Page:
ASOS’ refund confirmation email ticks all the boxes. The “From” email states the purpose upfront, there’s no ambiguity about who the sender is, and any subject line with the word “refund” is bound to bring a smile to your face.

8. Ensure your email templates use responsive design

When sending millions of transactional emails, you want to make sure they look good on every device and screen size your customers use when they open them – from small mobile devices to large-screen desktops.

Using responsive design will ensure your email content automatically adjusts to fit the recipients’ screen size and email inbox window. For further reassurance, use a mail preview tool to display the message on various browsers and screen sizes so you know it has full functionality across all devices.

Revolut responsive design on mobile


Look how Revolut’s email is perfectly sized on a mobile device. The font is legible, there’s no need to scroll to see a call to action, and the design even factors into account when a recipient is viewing in dark mode.


Revolut responsive design on desktop


Here’s the same email displayed on a laptop screen. The graphic adjusts to fit the wider screen, and more whitespace surrounds the email copy. Beautiful! 🤌

9. Match your emails with your brand voice and design

Transactional emails don’t have to be boring or mundane. Just like your marketing emails, they can align with the voice and design of your brand, giving customers a consistent brand experience across all campaigns. Certain types of transactional emails, such as a password reset, probably don’t leave much room for creativity. But others, like an order update or subscription confirmation, are perfect opportunities to convey and showcase your brand identity, as long as they still clearly communicate the relevant details of your message.


Revolut free trial reminder email


This free trial expiration email speaks to Revolut’s target audience through its unique voice and fun, conversational tone. More importantly, Revolut uses the opportunity to build trust and show customers they care about their experience by using language like “we’re not one of those companies that hopes you don’t notice your trial expire.”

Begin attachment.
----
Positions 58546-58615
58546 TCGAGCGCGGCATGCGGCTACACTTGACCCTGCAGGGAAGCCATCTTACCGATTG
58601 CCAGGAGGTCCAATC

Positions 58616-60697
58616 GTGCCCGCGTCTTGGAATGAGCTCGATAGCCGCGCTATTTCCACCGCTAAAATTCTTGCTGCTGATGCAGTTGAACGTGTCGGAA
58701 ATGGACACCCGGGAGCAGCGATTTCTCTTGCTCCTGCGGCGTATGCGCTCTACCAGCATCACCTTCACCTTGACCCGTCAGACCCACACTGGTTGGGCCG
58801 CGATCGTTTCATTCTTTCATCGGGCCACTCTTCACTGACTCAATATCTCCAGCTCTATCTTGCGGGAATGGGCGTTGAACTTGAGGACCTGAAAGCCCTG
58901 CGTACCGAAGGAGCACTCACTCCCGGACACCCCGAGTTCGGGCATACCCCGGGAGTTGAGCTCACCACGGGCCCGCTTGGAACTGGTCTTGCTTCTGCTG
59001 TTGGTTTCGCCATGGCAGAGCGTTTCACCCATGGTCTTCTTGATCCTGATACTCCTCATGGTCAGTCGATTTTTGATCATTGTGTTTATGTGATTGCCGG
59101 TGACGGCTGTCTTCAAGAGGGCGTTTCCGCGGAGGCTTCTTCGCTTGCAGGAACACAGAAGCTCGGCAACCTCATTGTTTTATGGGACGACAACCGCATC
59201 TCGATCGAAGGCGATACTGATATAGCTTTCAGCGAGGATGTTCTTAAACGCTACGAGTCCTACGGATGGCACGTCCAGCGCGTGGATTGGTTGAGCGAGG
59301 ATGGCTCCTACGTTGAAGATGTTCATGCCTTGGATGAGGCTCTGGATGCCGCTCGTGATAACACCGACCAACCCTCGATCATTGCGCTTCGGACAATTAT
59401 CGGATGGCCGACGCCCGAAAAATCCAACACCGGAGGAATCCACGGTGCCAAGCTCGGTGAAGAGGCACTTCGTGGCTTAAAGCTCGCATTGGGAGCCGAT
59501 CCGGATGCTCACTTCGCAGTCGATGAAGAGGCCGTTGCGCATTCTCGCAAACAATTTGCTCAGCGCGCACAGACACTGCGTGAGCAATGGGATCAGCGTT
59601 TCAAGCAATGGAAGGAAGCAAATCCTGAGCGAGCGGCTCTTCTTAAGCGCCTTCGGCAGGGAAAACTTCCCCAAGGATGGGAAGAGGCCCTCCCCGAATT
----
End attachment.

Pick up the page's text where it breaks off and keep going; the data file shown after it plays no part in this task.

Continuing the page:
10. Make the most of your email footer

When an email recipient wants to find more information about your brand, they’ll often scroll to the email footer for contact details or links to your website. You can make it easy for recipients by optimizing your email footer with links to contact information, support documentation, social media profiles, and other important resources.


Cult Beauty email footer


Cult Beauty’s email footer is a great example of using this often overlooked email real-estate to its full potential by creating a mini resource hub for customers. As well as finding social links, the privacy policy, and a link to add them to the safe senders list, they also include links to shipping information, FAQs, user accounts, the blog, and refer a friend.

Transactional email as a part of cross-channel engagement

Email is just one channel for reaching customers with helpful updates and transactional messages. Using a customer engagement platform like MessageGears, you can seamlessly extend your updates across every channel, including email, push, in-app, SMS, and web.

Learn how your brand can elevate transactional emails from mere confirmations to strategic tools that contribute to your brand’s overall success.

About the Author
Sarah is looking at the camera and smiling. She is a young white woman with long blond hair, wearing a black turtleneck.

Sarah Kelly

Sarah is a passionate marketing professional devoted to crafting thought-provoking content that fuels business growth and success. With over a decade of experience in the ever-evolving marketing world, she brings a strategic and data-driven mindset to her role as SEO.